A Gluten-Free Diet For A Kid Is A Nightmare For A Parent

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breadI’m all about healthy eating, but I wouldn’t wish a gluten-free grocery shopping trip on my worst enemy. I know there are plenty of kids out there with celiac disease or gluten intolerance, but after dabbling in the gluten-free waters for just a few months, it’s not for me.

I’m fortunate enough that the choice to go gluten-free or not for my toddler was merely an option. We decided to “try out” the gluten-free diet from the recommendation of a digestive healthcare professional to see if it would help with his chronic eczema as a baby and a toddler.

Shopping gluten free sucks. It’s also really freaking expensive. When you throw gluten-free into the mix as you are learning to feed a baby, it quickly becomes the stuff nightmares are made of. I would also like to add that my son was briefly on a gluten-free/dairy-free diet for a while, again related to his skin, and it was pretty much the worst thing ever.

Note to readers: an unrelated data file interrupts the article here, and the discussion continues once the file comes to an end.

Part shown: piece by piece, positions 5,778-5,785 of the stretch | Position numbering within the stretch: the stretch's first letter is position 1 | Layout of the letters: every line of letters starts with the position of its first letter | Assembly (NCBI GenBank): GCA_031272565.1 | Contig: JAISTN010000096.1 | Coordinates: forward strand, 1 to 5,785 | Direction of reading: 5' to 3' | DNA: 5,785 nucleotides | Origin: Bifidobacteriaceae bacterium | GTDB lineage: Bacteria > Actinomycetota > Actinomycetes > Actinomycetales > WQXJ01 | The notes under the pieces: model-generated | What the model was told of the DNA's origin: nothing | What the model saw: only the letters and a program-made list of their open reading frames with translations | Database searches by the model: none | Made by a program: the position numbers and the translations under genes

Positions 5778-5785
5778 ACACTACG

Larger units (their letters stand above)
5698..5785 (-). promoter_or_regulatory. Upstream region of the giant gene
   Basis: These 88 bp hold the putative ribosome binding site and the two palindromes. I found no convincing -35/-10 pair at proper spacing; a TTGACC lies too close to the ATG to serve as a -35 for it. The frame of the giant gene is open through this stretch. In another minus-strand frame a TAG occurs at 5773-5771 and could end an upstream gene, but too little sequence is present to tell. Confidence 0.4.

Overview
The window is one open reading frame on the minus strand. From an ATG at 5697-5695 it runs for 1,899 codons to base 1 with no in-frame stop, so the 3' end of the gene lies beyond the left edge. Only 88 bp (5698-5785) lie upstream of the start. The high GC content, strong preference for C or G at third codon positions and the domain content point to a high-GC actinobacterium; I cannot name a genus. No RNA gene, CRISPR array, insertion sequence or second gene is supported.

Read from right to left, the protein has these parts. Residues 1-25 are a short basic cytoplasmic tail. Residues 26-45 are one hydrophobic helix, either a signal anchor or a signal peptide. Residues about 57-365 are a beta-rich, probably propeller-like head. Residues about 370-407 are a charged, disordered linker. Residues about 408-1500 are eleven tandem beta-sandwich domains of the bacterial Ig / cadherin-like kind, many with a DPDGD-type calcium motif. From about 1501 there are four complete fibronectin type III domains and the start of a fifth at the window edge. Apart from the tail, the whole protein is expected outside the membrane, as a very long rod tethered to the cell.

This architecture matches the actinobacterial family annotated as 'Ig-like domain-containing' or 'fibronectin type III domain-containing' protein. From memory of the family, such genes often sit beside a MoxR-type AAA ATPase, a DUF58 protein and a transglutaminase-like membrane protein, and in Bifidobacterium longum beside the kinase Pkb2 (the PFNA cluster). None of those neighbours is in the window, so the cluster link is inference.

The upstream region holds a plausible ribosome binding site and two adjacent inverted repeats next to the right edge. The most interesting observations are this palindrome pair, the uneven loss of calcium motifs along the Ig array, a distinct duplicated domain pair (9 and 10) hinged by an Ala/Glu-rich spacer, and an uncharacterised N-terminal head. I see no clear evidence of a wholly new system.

First and foremost, a picky toddler being introduced new foods doesn’t really like anything. Trying to shove gluten-free bread down his gullet—and watching expensive gluten-free bread get thrown on the floor—made me feel like the worst mother ever.

Sure, there are plenty of gluten-free options in grocery stores today for those with celiac disease or those who are into #cleaneating. But reading product labels is a chore. Dealing with a finicky eater is also a chore. I was nearly pulling out my hair trying to plan some kind of well-rounded, gluten-free, dairy-free menu, while also trying to figure out which foods to introduce to a baby at which stage.

Finally, finally, FINALLY, we got a freaking clue, and we got my son allergy tested, upon the recommendation of our pediatrician. We wanted to try the elimination diet first because, according to research, there are several dietary triggers that can aggravate other health problems, including skin conditions.

When we finally went to an allergist for a not-so-fun round of skin prick testing, we found out that my son was allergic to a lot of crap, but—GET THIS—he wasn’t allergic to gluten and dairy! What the actual fuck. I felt like someone had been playing a cruel joke on me for the greater part of six months.

So the moral of the story is that now my son eats gluten and dairy and avoids eggs and peanuts, and his skin is beginning to clear up as his immune system improves. I know some parents are forced to put their kids on gluten-free diets, and others do it based on preference. I personally would never go down the gluten-free road again without a gun to my head.

(photo: Getty Images)